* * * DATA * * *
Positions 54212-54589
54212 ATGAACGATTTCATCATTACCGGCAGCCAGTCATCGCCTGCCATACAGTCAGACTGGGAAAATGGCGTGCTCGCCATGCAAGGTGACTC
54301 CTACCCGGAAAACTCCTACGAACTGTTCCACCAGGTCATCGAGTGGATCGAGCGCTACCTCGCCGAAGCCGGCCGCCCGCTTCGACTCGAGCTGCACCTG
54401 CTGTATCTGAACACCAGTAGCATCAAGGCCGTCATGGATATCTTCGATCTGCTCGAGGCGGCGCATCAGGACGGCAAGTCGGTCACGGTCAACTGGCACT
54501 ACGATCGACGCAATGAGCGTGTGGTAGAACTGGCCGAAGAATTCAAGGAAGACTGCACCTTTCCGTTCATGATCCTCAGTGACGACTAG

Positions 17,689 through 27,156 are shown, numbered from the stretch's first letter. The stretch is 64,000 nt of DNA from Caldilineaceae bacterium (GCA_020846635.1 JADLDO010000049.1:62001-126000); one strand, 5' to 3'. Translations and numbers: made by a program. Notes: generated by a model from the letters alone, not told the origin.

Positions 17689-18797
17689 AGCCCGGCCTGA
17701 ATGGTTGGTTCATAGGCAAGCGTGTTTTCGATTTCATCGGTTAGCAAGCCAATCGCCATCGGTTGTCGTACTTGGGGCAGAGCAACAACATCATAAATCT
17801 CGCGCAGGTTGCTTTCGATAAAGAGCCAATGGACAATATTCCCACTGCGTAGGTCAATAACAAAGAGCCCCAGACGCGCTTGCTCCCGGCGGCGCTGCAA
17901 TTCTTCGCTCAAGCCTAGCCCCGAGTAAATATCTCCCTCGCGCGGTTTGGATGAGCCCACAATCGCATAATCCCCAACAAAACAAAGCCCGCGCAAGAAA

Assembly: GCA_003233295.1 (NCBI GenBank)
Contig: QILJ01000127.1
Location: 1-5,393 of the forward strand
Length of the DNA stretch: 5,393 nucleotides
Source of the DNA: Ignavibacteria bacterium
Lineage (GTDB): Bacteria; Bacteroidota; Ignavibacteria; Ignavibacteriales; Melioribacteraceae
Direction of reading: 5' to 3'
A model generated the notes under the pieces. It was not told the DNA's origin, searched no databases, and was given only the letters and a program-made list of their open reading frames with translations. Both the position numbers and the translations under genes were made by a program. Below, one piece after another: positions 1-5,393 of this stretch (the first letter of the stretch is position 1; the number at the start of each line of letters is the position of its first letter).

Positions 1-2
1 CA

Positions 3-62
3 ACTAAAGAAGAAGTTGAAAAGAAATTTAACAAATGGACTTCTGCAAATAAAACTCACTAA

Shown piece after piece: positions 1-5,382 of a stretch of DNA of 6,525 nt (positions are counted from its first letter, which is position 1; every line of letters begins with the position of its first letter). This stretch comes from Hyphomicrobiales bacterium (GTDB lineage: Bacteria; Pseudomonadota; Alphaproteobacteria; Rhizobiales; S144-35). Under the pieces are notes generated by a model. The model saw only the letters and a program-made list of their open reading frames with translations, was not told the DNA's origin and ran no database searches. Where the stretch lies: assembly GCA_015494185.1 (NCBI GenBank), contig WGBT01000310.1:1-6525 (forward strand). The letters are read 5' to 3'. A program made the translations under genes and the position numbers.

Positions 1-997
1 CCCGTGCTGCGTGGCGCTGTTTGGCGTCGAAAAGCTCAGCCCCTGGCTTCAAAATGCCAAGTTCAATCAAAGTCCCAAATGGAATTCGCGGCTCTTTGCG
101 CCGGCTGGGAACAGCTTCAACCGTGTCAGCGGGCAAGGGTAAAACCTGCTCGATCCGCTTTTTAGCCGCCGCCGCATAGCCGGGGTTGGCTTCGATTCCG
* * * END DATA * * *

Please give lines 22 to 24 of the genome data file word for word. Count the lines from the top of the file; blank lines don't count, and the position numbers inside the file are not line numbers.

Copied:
Positions 3-62
3 ACTAAAGAAGAAGTTGAAAAGAAATTTAACAAATGGACTTCTGCAAATAAAACTCACTAA

Shown piece after piece: positions 1-5,382 of a stretch of DNA of 6,525 nt (positions are counted from its first letter, which is position 1; every line of letters begins with the position of its first letter). This stretch comes from Hyphomicrobiales bacterium (GTDB lineage: Bacteria; Pseudomonadota; Alphaproteobacteria; Rhizobiales; S144-35). Under the pieces are notes generated by a model. The model saw only the letters and a program-made list of their open reading frames with translations, was not told the DNA's origin and ran no database searches. Where the stretch lies: assembly GCA_015494185.1 (NCBI GenBank), contig WGBT01000310.1:1-6525 (forward strand). The letters are read 5' to 3'. A program made the translations under genes and the position numbers.